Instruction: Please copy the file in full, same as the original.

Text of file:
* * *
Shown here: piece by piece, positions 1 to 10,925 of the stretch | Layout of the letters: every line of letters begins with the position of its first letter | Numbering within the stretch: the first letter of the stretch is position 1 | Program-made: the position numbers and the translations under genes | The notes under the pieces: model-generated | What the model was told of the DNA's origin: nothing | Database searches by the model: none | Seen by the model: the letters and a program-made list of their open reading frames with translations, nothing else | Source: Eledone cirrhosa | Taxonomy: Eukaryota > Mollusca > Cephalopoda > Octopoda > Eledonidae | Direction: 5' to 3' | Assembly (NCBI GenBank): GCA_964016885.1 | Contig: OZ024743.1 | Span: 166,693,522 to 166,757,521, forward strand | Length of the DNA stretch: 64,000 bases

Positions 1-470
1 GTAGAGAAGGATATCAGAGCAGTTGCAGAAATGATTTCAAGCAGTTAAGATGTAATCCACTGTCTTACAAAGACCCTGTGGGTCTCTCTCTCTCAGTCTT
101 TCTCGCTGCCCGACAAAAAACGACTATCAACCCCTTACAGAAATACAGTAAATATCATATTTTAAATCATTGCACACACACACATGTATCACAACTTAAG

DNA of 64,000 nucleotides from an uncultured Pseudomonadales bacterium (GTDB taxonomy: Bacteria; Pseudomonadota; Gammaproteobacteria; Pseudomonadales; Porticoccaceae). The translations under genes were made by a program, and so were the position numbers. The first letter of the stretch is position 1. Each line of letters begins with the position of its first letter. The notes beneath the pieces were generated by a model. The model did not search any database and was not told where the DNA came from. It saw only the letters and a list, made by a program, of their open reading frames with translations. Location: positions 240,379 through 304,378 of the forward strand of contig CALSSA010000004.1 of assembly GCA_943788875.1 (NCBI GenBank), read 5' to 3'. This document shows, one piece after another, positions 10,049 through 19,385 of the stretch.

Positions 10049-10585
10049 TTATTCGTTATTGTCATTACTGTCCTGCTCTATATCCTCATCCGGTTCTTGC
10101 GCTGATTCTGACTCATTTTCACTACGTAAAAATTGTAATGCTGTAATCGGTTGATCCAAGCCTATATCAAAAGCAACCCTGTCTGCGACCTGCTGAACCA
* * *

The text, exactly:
Shown here: piece by piece, positions 1 to 10,925 of the stretch | Layout of the letters: every line of letters begins with the position of its first letter | Numbering within the stretch: the first letter of the stretch is position 1 | Program-made: the position numbers and the translations under genes | The notes under the pieces: model-generated | What the model was told of the DNA's origin: nothing | Database searches by the model: none | Seen by the model: the letters and a program-made list of their open reading frames with translations, nothing else | Source: Eledone cirrhosa | Taxonomy: Eukaryota > Mollusca > Cephalopoda > Octopoda > Eledonidae | Direction: 5' to 3' | Assembly (NCBI GenBank): GCA_964016885.1 | Contig: OZ024743.1 | Span: 166,693,522 to 166,757,521, forward strand | Length of the DNA stretch: 64,000 bases

Positions 1-470
1 GTAGAGAAGGATATCAGAGCAGTTGCAGAAATGATTTCAAGCAGTTAAGATGTAATCCACTGTCTTACAAAGACCCTGTGGGTCTCTCTCTCTCAGTCTT
101 TCTCGCTGCCCGACAAAAAACGACTATCAACCCCTTACAGAAATACAGTAAATATCATATTTTAAATCATTGCACACACACACATGTATCACAACTTAAG

DNA of 64,000 nucleotides from an uncultured Pseudomonadales bacterium (GTDB taxonomy: Bacteria; Pseudomonadota; Gammaproteobacteria; Pseudomonadales; Porticoccaceae). The translations under genes were made by a program, and so were the position numbers. The first letter of the stretch is position 1. Each line of letters begins with the position of its first letter. The notes beneath the pieces were generated by a model. The model did not search any database and was not told where the DNA came from. It saw only the letters and a list, made by a program, of their open reading frames with translations. Location: positions 240,379 through 304,378 of the forward strand of contig CALSSA010000004.1 of assembly GCA_943788875.1 (NCBI GenBank), read 5' to 3'. This document shows, one piece after another, positions 10,049 through 19,385 of the stretch.

Positions 10049-10585
10049 TTATTCGTTATTGTCATTACTGTCCTGCTCTATATCCTCATCCGGTTCTTGC
10101 GCTGATTCTGACTCATTTTCACTACGTAAAAATTGTAATGCTGTAATCGGTTGATCCAAGCCTATATCAAAAGCAACCCTGTCTGCGACCTGCTGAACCA